Rooftop

How to Capitalize on Your Rooftop Space

Just because the size of your rooftop is limited doesn’t mean that it needs to feel small. These tips and tricks will help homeowners make their existing spaces stand out.

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Finding extra space in your home—especially when you live in the city—can be a challenge. That’s why more and more people are looking to rooftops to add another layer to their homes. However, not all rooftops boast unending space and built in amenities. So homeowners are taking additional steps to capitalize on the existing rooftop space that they have.

Having a small rooftop space doesn’t necessarily mean that you need to sacrifice top tier design. In fact, there are ways to make a rooftop inviting and welcoming regardless of how large it is. And according to Donald Maldonado, lead designer at Chicago Green Design, that process begins by recognizing that space isn’t a limitation.

“When you’re dealing with smaller spaces, it’s easy to start thinking on a more micro level. But that doesn’t mean that you have to compromise on what you want to showcase within that space,” said Maldonado. “Capitalizing on your existing rooftop space comes down to taking everything that you want to include into perspective. Everything that you want to highlight—from furniture to plants—can be adjusted to size.”

One of the biggest things that can be adjusted to size and still make a large impact on the overall look and feel of a rooftop is furniture. While there are some stores like Restoration Hardware that exclusively sell large pieces, there are other brands that offer designs that fit into unique spaces. Maldonado says that finding that right furniture for your specific space is ultimately what has the power to make your rooftop seem bigger.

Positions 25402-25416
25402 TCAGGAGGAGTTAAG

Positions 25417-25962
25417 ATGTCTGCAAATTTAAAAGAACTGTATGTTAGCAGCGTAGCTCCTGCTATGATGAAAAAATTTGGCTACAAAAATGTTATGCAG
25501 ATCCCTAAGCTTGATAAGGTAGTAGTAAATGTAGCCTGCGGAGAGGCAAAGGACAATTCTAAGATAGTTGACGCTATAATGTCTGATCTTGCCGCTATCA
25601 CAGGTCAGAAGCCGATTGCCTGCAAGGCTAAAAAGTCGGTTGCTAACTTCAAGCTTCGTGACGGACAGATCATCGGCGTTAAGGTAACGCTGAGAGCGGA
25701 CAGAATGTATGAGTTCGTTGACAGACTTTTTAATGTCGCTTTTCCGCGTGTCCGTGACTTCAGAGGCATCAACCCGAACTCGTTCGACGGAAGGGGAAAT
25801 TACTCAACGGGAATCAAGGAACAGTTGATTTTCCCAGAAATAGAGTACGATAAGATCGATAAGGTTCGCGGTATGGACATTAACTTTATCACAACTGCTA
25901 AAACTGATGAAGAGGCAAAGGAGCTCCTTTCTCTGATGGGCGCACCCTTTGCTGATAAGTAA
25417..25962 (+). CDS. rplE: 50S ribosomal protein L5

“The furniture that you add to your rooftop has to flow size wise, and match the space that you have available. For example, there are different profiles of couches that vary in depth that have the potential to fit in different areas. There are also tables that can be purchased with thinner designs that still hold space for people to rest their plates and drinks,” Maldonado said. “As long as you’re willing to get creative, there’s something out there for every style and size of rooftop.”

Capitalizing on your rooftop space also comes down to ensuring that your accessories are inviting and welcoming. Even though you may not have room for a full garden, there are hanging planters and other flowers that can be purchased and showcased to a lesser degree. At the end of the day, having a smaller rooftop space doesn’t mean that you need to lose sight of top quality design.

“If your rooftop isn’t creating an environment in which people want to frequent, the size of it doesn’t matter. You can only make the most of your space when it’s living up to its full potential from a design standpoint,” said Maldonado. “The number one thing to keep in mind is to design for the space you have, not the space you want. If you can move freely around your rooftop and it’s welcoming for guests, then it’s going to add an unbeatable value to your home.”